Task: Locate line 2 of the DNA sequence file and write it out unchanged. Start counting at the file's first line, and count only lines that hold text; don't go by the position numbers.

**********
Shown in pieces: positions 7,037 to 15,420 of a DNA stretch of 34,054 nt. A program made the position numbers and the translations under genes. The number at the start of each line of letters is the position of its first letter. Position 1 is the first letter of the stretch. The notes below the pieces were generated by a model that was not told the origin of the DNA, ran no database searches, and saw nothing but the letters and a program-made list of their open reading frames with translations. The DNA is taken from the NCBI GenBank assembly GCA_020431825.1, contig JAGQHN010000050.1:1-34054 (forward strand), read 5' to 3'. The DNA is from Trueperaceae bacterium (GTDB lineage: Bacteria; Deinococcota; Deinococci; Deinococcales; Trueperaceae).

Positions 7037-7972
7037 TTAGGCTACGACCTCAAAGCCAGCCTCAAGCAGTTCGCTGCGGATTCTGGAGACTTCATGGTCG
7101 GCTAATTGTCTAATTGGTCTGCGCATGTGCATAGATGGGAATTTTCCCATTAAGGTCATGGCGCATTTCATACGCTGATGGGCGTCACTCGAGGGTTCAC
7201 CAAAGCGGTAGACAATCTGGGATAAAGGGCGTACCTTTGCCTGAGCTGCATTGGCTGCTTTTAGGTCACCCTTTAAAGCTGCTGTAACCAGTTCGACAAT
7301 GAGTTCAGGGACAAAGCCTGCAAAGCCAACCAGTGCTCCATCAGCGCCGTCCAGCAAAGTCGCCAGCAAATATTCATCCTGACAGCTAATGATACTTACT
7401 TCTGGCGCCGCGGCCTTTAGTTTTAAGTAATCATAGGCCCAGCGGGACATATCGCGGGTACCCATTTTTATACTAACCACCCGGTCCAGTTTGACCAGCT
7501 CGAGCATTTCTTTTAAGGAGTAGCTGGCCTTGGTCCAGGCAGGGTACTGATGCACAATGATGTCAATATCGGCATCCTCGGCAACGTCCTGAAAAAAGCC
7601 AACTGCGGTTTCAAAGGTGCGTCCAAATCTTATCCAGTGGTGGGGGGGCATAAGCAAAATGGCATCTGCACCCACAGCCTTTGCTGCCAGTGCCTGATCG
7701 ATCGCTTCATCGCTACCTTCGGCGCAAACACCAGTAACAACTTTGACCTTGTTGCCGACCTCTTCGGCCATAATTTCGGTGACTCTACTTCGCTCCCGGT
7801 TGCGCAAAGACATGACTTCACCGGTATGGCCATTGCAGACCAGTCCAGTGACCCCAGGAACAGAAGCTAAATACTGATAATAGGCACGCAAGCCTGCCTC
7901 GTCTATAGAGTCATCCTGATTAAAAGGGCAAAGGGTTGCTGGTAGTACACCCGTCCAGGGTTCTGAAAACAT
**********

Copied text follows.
Positions 7037-7972